Digital Journalism Camp: Reporters, bloggers, podcasters gather to explore the evolution of journalism

What if we could get traditional reporters and bloggers all journalists in their own right in the same room to discuss the issue? Now, we can on August 1 with Portland’s Digital Journalism Camp.

If you spend any time reading news online, you’ve no doubt encountered a wealth of discussion on the death of traditional print and broadcast media and how this rapidly accelerating demise is affecting the world of professional reporters. Sometimes it’s a “the time has come” discussion, sometimes it’s a “blogs are to blame” quip, sometimes it’s “Craigslist has undercut our cash cow.”

Whatever the case, all of these discussions tend to suffer a very similar problem: It’s rarely more than one faction discussing the issue. Rather, it tends to be each party yelling from his or her respective side of the fence.

What if we could get traditional reporters and bloggers—all journalists in their own right—in the same room to discuss the issue? Now, we can. On August 1, there’s Portland’s Digital Journalism Camp.

Digital Journalism Camp was founded by Abraham Hyatt, an award winning journalist who has served as the Managing Editor for Oregon Business Magazine, a reporter at The San Luis Obispo Tribune and the San Luis Obispo New Times, and an editor at the Santa Maria Sun. But more importantly than that, he’s a reporter who has taken exceptionally well to the world of blogging, Twitter, and podcasting. Truly, a digital journalist.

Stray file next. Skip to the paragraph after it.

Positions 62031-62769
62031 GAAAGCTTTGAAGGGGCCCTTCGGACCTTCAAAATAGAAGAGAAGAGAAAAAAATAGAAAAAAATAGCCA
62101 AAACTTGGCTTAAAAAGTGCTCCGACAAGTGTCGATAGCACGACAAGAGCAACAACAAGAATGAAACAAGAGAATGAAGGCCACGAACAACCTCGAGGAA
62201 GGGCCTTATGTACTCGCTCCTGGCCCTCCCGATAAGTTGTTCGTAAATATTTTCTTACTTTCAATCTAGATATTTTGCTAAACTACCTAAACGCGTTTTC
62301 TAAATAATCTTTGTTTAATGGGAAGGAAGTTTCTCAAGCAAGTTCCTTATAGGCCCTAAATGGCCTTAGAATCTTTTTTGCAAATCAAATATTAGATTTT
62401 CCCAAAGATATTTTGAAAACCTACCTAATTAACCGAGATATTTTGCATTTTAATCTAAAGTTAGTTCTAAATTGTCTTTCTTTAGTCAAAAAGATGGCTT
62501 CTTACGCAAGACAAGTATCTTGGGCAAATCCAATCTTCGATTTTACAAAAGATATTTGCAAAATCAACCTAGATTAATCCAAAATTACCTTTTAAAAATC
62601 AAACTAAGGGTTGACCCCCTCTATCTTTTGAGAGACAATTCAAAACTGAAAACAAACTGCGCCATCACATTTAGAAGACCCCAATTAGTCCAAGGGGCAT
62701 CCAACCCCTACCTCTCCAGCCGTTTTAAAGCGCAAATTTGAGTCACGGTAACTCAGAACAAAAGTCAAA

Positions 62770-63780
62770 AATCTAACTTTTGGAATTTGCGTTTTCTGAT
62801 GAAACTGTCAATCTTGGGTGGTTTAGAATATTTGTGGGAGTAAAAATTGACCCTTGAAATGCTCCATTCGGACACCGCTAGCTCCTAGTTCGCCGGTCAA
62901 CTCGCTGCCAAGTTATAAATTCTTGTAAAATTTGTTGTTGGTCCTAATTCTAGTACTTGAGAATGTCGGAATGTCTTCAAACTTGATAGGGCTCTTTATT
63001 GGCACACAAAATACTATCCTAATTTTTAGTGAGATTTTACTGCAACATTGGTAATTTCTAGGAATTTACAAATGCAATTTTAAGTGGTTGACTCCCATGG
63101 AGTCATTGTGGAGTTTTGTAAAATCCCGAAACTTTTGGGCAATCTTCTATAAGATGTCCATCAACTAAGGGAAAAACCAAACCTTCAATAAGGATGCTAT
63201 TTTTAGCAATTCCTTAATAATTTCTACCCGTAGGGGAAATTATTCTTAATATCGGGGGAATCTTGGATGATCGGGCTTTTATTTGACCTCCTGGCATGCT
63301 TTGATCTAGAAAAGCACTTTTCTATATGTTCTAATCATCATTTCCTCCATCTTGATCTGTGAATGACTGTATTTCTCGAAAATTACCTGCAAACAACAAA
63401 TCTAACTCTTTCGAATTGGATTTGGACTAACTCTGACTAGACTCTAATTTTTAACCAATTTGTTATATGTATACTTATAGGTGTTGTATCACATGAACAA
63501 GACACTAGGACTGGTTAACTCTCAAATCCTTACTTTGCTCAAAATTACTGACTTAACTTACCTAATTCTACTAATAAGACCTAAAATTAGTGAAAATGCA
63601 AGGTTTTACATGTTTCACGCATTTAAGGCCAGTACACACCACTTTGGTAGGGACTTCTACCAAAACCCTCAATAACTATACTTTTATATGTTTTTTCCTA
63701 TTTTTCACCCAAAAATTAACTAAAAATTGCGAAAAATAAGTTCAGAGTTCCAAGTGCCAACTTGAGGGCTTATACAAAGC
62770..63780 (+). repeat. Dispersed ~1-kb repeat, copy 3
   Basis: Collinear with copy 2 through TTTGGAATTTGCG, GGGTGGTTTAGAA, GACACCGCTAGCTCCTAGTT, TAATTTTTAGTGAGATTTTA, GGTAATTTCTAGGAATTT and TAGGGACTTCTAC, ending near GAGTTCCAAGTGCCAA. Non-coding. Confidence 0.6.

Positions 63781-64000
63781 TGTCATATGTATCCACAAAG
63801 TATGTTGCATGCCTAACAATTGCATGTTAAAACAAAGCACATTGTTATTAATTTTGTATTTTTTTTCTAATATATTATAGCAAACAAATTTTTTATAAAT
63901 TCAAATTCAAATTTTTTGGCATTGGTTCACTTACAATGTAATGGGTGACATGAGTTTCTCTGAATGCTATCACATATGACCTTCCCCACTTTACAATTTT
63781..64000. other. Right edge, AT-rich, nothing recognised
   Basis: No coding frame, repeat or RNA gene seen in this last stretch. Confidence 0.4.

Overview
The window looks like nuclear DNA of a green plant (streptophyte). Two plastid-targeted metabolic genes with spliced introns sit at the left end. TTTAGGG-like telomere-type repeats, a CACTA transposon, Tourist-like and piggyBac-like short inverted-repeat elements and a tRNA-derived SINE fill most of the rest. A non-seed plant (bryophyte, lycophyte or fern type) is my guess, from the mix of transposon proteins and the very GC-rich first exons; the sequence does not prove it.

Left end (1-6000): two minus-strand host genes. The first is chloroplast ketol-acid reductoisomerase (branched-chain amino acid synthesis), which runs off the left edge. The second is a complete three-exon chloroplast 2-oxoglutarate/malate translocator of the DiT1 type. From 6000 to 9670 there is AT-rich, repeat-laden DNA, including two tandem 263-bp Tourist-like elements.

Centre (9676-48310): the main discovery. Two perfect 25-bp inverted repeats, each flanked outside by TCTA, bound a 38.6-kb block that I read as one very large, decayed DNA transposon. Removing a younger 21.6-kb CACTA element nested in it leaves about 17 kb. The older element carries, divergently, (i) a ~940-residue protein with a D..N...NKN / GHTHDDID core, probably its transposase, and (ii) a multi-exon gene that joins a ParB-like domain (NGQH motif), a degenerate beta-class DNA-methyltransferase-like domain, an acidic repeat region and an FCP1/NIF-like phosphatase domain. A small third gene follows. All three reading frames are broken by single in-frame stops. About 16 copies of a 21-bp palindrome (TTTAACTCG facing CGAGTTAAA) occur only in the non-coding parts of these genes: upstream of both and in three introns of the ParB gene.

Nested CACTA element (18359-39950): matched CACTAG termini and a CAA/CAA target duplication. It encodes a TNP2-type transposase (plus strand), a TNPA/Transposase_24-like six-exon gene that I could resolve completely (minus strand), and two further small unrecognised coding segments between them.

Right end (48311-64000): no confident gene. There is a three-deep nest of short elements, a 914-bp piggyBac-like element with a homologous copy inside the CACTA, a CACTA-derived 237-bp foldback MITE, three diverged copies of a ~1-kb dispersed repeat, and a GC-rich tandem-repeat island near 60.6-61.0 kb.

But what do we mean by digital journalism?

Digital journalism is where traditional print and broadcast journalism, blogging and web-based innovation meet. This is not some far-off future for the industry. It’s happening right now, all around us. And reporters, bloggers, editors, and broadcasters have a lot they can learn from each other.[HTML1]

This isn’t about bloggers vs. reporters, or old media vs. new media. We’re all on the same team. And this conference is about how we, as journalists, are innovating right now — what’s working, what’s not, and how we can get better at what we do.

And why a camp for digital journalism? Well, to get everybody in the same room for one thing.

Sounds like a great idea, right? Well, it is. But without the support of The Oregonian, it might not have happened.

You see, Digital Journalism Camp had a little speed bump along the way. It was slated to be held at the previous home of all Portland camps, CubeSpace. But with the unfortunate closing of CubeSpace, Digital Journalism Camp lost it’s camping spot. And that put it in a bit was in a bit of jeopardy.

But, thanks to Mike Rogoway at The Oregonian—another digital journalist here in Portland—the Digital Journalism Camp now has the perfect location to discuss the future of journalism: The Oregonian offices.

So this Saturday, August 1, all forms of journalist—digital or otherwise—will converge at The Oregonian for a combination of conference/unconference with scheduled speakers as well as the opportunity to break off to hold unconference sessions.

Want more details on the event? Take a few minutes to listen to a recent edition of Strange Love Live as Abraham gives us all the details on Digital Journalism Camp.